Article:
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# Potentiometers and Volume Control

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#### Tucson Annie

##### New Member
Hi Guys,

This is a general question about potentiometers and my understanding of them. Let's see, how to ask this.....okay, say I make a little audio amp circuit with an LM386 chip (I've been experimenting with them lately)....If I designed the circuit to have a 10K pot on the input....as the pot is turned thus changing the resistance it would also change the voltage across the pot....so, more voltage and more resistance would lead to less current and therefore less signal going into the chip therefore limiting volume....

Is my thinking correct? I just downloaded LTSpice and have yet to find the time to learn how to use it so I haven't done any simulations.....

Thanks,

Annie

Thats generally how they work.

One end of the pot to the signal input, the other end to ground and the wiper to the amp input.

The voltage across the pot is not changed. It is the voltage of the source signal.The pot is a variable voltage divider. Its divided signal is its output to the amplifier.

Here is a LTSpice sim of two 10K pots, showing how the voltage at the wiper varies as a function of the position of the wiper (Parameter called "pos"). Note how the pot resistance above the wiper gets smaller at the same rate that the resistance below the wiper gets bigger. The independent variable of the simulation is Pos, which varies from 0.001 to 0.999

I included two cases; one where the pot wiper is not loaded by an external resistance, and the other where the pot wiper is loaded with 5K to ground. Note the linearity of the unloaded pot (i.e. a "linear" pot) and how the output voltage vs wiper position is shifted by having the pot drive a low resistance.

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• Pots.gif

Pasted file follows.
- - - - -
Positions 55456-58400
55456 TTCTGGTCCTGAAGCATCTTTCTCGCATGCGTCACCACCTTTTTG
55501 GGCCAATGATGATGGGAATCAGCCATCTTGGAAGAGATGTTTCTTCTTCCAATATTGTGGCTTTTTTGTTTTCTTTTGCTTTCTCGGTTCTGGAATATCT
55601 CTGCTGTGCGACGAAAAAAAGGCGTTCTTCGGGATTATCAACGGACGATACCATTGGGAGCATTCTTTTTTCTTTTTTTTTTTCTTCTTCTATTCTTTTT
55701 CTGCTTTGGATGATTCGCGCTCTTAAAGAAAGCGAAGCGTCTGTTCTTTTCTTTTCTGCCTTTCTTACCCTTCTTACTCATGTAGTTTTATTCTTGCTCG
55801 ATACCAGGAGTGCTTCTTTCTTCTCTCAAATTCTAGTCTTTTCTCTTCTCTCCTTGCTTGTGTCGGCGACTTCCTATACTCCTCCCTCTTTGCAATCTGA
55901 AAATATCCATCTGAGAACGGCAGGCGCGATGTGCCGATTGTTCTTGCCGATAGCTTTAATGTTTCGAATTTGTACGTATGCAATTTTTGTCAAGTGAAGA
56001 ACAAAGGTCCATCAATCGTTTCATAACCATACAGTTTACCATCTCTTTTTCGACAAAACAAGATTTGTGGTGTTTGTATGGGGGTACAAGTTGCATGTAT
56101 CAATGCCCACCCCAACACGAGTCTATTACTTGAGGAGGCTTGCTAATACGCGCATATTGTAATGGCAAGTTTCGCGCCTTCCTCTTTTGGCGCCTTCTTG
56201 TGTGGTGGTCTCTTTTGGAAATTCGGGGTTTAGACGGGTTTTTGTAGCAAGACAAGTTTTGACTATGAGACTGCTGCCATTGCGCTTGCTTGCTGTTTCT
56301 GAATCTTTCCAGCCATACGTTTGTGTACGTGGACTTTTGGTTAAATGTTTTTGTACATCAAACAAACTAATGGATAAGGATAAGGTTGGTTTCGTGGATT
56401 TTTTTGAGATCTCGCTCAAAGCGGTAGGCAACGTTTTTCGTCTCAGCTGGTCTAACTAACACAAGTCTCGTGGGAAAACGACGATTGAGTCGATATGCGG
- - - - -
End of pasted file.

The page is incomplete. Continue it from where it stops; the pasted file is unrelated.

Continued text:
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Hi Guys,

This is a general question about potentiometers and my understanding of them. Let's see, how to ask this.....okay, say I make a little audio amp circuit with an LM386 chip (I've been experimenting with them lately)....If I designed the circuit to have a 10K pot on the input....as the pot is turned thus changing the resistance it would also change the voltage across the pot....so, more voltage and more resistance would lead to less current and therefore less signal going into the chip therefore limiting volume....
Not if it's designed right. The input impedance of the gain stage fed by the pot wiper is usually high enough that it doesn't load the pot much so the voltage across the top of the pot to ground stays pretty constant. The point that the pot's wiper taps off is a changing voltage.

The input impedance of an LM386 amplifier is 50k ohms. It barely loads down a 10k pot.

Thanks to all of you! I tried a 'real world' experiment last night with a 386 chip and 10K pot and didn't have any luck...I wish I could attach a schematic but I need to sit down and figure out LTSpice (they don't even have a model of a 386 chip)...

I built this siren from a Forrest Mims book on a breadboard....then, I took the output of that and stuck it on the left pin of a 10k pot....the middle pin of the pot went to the input of the 386 and the right pin of the pot went to ground....well, the amp definitely cranked up the volume of the siren circuit, but the 10K pot has no effect on the volume whatsoever....

I'll draw up the schematic of what I did later today after spending a few minutes learning LTSpice....

Thanks again to all....I know these are basic questions, but you all are really helping me get a grasp on what is going on! And I really appreciate it!

Annie

The 386 is funky. You have to look at the data sheet to figure out how to bias the inputs, while reducing the voltage gain with a pot. This shows some basics.

There is a down-loadable model for the LM386 in the FILES section of the LTSpice Yahoo group.

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I redid the pot sim to include different load resistors by adding a second variable (the load resistance in binary steps from 500 to 8K Ohms) to show a family of output curves.

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• Pots.gif
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The connection that MikeML shows with a resistor to ground generates an approximation to an "audio taper" or log pot which is often desired for a volume control.

If the pot did not change the gain then the ground on the pot was not right. The siren, pot, and 386 must share the same ground.

The 386 is funky. You have to look at the data sheet to figure out how to bias the inputs
The inputs are already biased. You simply connect them to 0V.

... while reducing the voltage gain with a pot.
The datasheet shows how to reduce its gain of 20 at high audio frequencies resulting in bass-boost. It explains that the LM386 will oscillate if its gain is reduced below 10.

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